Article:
Na­ture gives Maslins hope for fu­ture

Great Southern Herald - - News - Nick But­terly

On the end­less hori­zons of WA’s Wheatbelt, An­thony Maslin and wife Rin Nor­ris have found fresh pur­pose and new rea­son to take joy in life.

“Putting pos­i­tive en­ergy back into peo­ple and the planet is some­thing that makes me feel good,” Mr Maslin says.

He and Ms Nor­ris are about to em­bark on the next phase in their lives, one they hope will bring en­vi­ron­men­tal ben­e­fits as well as jobs and in­vest­ment to the bush.

Mr Maslin is launch­ing a com­pany on the Aus­tralian Se­cu­ri­ties Ex­change, aim­ing to raise funds to cre­ate a net­work of farms and green­houses to sell high-qual­ity pro­duce to the su­per­mar­kets of Aus­tralia and Asia.

“How food is pro­duced is some­thing that af­fects all peo­ple, ev­ery­where,” he said. “And the im­pact it has on our land and our ecosys­tems is huge.”

As well as cre­at­ing new in­dus­try, the com­pany — Wide Open Agri­cul­ture — has set a goal to re­gen­er­ate a pro­por­tion of the land it con­trols by plant­ing new trees and veg­e­ta­tion.

Mr Maslin found him­self drawn to the project as he strug­gled to come to grips with the loss of his three chil­dren, Mo, Evie and Otis, and their grand­fa­ther Nick Nor­ris, when Malaysia Air­lines flight MH17 was shot down over Ukraine in 2014.

He is re­luc­tant to dis­cuss the tragedy and is un­der­stand­ably pro­tec­tive of their baby daugh­ter, born in 2016.

“We were in Am­s­ter­dam and I was at the low­est point in my life,” Mr Maslin said.

“I was con­sumed by grief and knew I needed to find mean­ing. So I started on a search to find some rea­son for be­ing.”

He vis­ited an old friend work­ing for Dutch bank Tri­o­dos spe­cial­is­ing in en­vi­ron­men­tally and eth­i­cally sus­tain­able in­vest­ments.

The friend, Hans Schut, in­tro­duced him to Nether­lands-based or­gan­i­sa­tion Com­mon­land, which sup­ports farm­ers to re­store and re­gen­er­ate de­graded farm­land they work.

Among its goals, Com­mon­land seeks to give farm­ing com­mu­ni­ties a new sense of hope and pur­pose.

Mr Maslin said the phi­los­o­phy was a per­fect fit for the Wheatbelt, which is strug­gling with de­pop­u­la­tion, high sui­cide rates and en­vi­ron­men­tal degra­da­tion.

He is no stranger to cap­i­tal rais­ings or ethics-fo­cused busi­ness projects.

He pre­vi­ously worked as a stock­bro­ker in Perth. For a time he took his fam­ily to the Mal­dives to over­see a sus­tain­able wa­ter bot­tling project in an im­pov­er­ished Is­lamic com­mu­nity.

Wide Open Agri­cul­ture, named in tribute to revered WA band The Trif­fids and their an­them Wide Open Road, hopes to raise $5 mil­lion to in­vest in new sites around the Wheatbelt.

The com­pany, which he founded with man­ag­ing di­rec­tor Ben Cole, has a pi­lot site in op­er­a­tion near Arthur River grow­ing a va­ri­ety of veg­eta­bles un­der a mas­sive, mod­ern shade house.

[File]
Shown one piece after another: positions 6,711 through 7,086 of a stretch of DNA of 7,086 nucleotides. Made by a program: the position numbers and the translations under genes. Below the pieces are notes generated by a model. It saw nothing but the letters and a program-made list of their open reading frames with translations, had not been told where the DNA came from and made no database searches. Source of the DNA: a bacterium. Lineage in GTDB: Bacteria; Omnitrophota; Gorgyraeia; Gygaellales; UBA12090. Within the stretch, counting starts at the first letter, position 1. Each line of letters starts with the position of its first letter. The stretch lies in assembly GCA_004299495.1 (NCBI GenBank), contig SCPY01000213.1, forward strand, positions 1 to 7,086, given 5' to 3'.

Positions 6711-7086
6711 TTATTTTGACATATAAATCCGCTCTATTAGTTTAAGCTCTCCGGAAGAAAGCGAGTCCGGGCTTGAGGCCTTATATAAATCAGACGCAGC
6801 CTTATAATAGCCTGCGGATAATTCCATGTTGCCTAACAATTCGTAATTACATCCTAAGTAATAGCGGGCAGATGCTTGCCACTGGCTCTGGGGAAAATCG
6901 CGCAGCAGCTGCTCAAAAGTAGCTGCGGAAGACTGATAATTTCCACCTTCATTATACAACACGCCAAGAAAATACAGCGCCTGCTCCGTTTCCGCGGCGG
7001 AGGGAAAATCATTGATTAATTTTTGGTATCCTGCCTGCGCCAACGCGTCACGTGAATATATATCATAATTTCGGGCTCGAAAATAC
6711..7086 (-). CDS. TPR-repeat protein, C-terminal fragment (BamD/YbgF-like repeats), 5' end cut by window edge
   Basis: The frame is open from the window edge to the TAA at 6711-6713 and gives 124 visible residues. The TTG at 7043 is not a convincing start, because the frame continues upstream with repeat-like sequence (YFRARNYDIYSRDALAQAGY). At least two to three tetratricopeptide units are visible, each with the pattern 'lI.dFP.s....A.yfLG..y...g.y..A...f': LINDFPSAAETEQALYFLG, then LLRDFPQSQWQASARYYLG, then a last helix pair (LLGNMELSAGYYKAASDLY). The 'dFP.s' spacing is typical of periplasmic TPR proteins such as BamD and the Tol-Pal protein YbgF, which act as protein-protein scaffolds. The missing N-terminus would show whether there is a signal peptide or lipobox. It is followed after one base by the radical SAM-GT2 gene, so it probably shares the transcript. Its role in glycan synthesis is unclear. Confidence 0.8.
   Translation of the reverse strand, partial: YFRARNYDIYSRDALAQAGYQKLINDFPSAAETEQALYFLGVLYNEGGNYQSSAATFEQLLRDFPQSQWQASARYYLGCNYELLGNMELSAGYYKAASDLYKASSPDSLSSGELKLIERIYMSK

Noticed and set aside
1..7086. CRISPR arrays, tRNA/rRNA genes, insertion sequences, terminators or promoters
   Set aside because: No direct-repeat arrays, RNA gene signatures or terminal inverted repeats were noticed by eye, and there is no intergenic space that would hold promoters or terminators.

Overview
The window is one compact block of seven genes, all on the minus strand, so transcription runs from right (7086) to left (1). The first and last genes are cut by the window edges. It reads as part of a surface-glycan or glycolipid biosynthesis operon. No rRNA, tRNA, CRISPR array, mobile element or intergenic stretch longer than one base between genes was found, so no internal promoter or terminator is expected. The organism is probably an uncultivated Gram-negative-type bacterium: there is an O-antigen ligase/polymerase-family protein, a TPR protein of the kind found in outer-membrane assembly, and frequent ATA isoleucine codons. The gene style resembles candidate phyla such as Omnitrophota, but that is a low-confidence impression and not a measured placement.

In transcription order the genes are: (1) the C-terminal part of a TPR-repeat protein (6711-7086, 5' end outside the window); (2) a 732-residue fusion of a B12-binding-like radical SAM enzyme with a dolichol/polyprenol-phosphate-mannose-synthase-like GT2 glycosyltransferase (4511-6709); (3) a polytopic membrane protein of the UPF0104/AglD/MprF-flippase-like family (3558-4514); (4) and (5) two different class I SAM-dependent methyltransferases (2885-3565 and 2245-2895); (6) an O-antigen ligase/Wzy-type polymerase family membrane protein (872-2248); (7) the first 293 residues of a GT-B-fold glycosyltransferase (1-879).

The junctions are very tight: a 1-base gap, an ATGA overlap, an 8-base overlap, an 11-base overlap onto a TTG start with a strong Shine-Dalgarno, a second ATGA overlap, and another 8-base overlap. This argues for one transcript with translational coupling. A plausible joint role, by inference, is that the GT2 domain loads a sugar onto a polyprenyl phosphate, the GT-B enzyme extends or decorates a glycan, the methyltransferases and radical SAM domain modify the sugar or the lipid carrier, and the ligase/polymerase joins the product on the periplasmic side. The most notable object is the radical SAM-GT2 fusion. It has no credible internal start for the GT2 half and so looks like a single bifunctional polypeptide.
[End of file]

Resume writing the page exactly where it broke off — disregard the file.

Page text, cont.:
Mr Maslin and Ms Nor­ris be­lieve their chil­dren would sup­port and be ex­tremely proud of what the new com­pany was try­ing to achieve.

“Otis in par­tic­u­lar was a big na­ture lover, but all the kids were strongly con­nected to WA and cared a lot for all peo­ple and the en­vi­ron­ment,” Mr Maslin said.

“Plus, Nick as a men­tor has left a lot of strate­gies that the com­pany will ben­e­fit from.”

The veg­eta­bles are al­ready sold through­out Perth to a select num­ber of cus­tomers un­der the brand Food for Rea­sons. The com­pany hopes to strike whole­sale and re­tail agree­ments across WA as new grow­ing sites de­velop.

But Mr Maslin said the real ex­cite­ment came with the idea of sell­ing high-qual­ity, clean pro­duce to mar­kets in Asia.

He pointed to the ru­n­away de­mand in China for high-qual­ity baby for­mula from Aus­tralia.

“The prove­nance of food. That is hugely valu­able,” he said.

“All those ba­bies are go­ing to grow up. The next thing is ve­g­ies, ce­re­als and the dif­fer­ent things we will de­liver.”

Mr Maslin said he hoped West Aus­tralians would em­brace the project.

“What we are re­ally try­ing to do is to start a move­ment . . . Try­ing to start a mean­ing­ful food and re­gen­er­a­tive agri­cul­ture move­ment,” he said.

“And so we want as many peo­ple as pos­si­ble to be par­tic­i­pat­ing in that move­ment. In a per­fect world, we would love to see 2500 West Aus­tralians put in $2000.”

Pic­ture: Danella Be­vis

Rin Nor­ris and An­thony Maslin, pic­tured at Wil­liams. The cou­ple's three chil­dren Mo, Evie and Otis Maslin were killed in the MH17 tragedy. An­thony Maslin is pre­par­ing to float his new com­pany Wide Open Agri­cul­ture.

Evie, Mo and Otis Maslin.

Nick Nor­ris

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